When Skye and I headed out for our first walk of the day, I was discouraged.  Something about the weather left the morning feeling very flat. The colour of the day, the clouds, even the air looked/felt flat.  It made me think that depression is not blue, or grey or black; it has colour but everything about the colour is flat. It has no up or down, light or dark, it’s just flat.  Maybe that only makes sense to me, but it certainly describes the way the morning made me feel.

It didn’t seem there would be anything really uplifting to the day, certainly nothing that merited a photo.  And then, on our after-dinner walk, Skyler picked up a big old tree branch left on the deck by his friend Izzy, and he showed me joy. It’s more than one pic, but I’d like to share it with you.

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Aside

I finally finished my do-over socks.  I shouldn’t say ‘finally’; all in all, the pair took only 20 hours of knitting once I’d restarted them.  There were a lot of do-over rounds on these socks for some reason but that didn’t seem … Continue reading

Aside

A lack of blog posts can mean the blogger has nothing interesting to say or it can mean that there is much to say but no time to get it in writing.  That last bit, that’s been me for the … Continue reading

So Much to See

As predicted, it’s not really Spring yet here in Banff.  Though it’s still sunny, things have cooled off a bit.  There’s been a lot of freeze-and-thaw over the past few weeks, as you can see here.

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Both the Spray River and the Bow River look like an ice breaker has come through.

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Roads are clear but trails are icy from the constant temperature changes and I really had to watch my footing during my walk this afternoon.  I did remember to look up every now and then though; you never know what you might see.  Here’s what I saw.

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This lovely tree nymph was seen on the horse trail to Bow Falls.  If you know the story behind it (or would just like to make one up), I’d love to hear it.

What was new in your world today?

 

Is It Spring Yet?

It’s a beautiful Spring day here in Banff.  Okay.  I know it’s not really Spring but it’s sunny, and breezy and above 0ºC and if only for today, I want to believe.

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I’m still getting over the rough beginning to last week when I spent the last three days of my vacation sick in my hotel room bed.  I’m still waiting for all my strength to return as well as my appetite .  In the meantime I’m making due with mostly vegetarian meals, long walks with the dog and some Spring cleaning around the house.  Oh, and I hung laundry out on the line this morning.  Because I could.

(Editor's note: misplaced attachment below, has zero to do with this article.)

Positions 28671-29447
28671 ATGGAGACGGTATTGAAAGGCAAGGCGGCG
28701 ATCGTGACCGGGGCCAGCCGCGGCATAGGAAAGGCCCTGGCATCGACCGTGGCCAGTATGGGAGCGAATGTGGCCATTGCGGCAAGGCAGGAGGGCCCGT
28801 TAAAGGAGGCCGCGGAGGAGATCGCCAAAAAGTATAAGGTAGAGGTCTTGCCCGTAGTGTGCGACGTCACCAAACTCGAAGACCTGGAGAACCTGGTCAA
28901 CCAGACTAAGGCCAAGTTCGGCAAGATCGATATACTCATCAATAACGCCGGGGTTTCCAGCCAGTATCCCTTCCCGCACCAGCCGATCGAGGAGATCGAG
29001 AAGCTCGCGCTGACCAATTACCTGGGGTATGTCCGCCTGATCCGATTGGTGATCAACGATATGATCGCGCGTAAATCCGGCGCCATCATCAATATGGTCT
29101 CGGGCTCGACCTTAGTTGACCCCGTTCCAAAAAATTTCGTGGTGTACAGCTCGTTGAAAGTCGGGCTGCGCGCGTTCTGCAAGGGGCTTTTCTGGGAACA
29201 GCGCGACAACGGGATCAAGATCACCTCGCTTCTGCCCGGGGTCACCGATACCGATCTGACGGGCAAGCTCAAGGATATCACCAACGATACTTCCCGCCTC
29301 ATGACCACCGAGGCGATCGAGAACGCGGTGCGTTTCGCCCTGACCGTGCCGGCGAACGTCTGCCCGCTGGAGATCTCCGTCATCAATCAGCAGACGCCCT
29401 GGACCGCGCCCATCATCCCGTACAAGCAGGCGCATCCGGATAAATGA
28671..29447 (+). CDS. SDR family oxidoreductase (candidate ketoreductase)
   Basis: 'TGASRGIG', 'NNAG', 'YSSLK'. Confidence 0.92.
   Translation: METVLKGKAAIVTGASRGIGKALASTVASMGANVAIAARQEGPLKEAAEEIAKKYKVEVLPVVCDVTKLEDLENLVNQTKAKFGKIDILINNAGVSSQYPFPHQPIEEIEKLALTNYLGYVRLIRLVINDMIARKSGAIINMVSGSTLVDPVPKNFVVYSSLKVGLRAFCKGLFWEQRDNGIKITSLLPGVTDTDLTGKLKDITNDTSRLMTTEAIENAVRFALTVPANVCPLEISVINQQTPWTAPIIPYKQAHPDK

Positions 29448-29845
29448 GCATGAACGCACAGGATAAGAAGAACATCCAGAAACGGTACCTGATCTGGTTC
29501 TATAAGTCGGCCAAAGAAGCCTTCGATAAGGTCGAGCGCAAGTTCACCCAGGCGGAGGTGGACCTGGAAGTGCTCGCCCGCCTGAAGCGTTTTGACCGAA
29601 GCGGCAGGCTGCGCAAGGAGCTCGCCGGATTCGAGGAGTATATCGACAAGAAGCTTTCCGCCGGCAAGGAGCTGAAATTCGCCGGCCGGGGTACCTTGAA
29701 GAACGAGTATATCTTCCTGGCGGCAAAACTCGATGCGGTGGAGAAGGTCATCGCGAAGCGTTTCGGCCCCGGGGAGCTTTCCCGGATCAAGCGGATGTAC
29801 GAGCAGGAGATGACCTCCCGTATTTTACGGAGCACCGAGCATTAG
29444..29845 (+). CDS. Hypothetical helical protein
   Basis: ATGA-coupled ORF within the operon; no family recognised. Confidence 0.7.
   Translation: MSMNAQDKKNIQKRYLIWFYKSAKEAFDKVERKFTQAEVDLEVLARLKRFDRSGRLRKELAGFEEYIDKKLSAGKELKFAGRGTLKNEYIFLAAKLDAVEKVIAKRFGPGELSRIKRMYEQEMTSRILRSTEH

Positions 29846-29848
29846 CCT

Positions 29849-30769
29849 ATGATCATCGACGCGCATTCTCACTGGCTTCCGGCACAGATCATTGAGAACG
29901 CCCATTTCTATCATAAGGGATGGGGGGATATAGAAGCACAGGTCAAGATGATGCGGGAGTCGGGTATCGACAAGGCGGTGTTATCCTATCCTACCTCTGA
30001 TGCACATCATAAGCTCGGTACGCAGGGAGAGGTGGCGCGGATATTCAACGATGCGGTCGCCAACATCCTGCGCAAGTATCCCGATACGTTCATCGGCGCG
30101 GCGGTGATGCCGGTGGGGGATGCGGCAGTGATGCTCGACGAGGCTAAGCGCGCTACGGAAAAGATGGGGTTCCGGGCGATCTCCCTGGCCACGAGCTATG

As horrid as the end of my vacation was, the beginning was everything I needed and more (except for the very cold weather.  That I could have had at home.)  We spent 10 days in Toronto, for both business and pleasure.  I know.  I’d gotten some grief about that.  Toronto?  Why not some place warm instead?  Well, it’s been a few years since I’d been back and I spent as much time as possible reconnecting with the friends I’d left behind. There was much food, and some drink, and lots of laughter and sharing of stories as we caught up.  For the briefest time, I was home.  Sounds warmer than sunshine to me.

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The other key point of the trip was to buy some of the yarns that Canada Post shipping rates keep from me.  Sadly, my brush with death illness took some of my shopping time away and I didn’t make it to Ewe Knit to pick up some Indigodragonfly yarn.  But I did make it to Lettuce Knit for some gorgeous MCN from Zen Yarn Garden.

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It’s Serenity 20 in the new Art Walk Series.  This colourway is based on Franz Marc’s painting, “The Fox”.  It’s going to make a gorgeous shawl.

And a too-short stop at Romni Wools (there is SO much to look through!) yielded the perfect colours of Cascade 220 Superwash Sport for BB’s requested Rasta Socks,

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as well as 2 skeins of Punta Yarns MeriTwist Hand Painted in lovely shades of brown for a cowl.

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Good thing it’s not really Spring yet.  There’s so much winter knitting left to do!

Mornings Need Mittens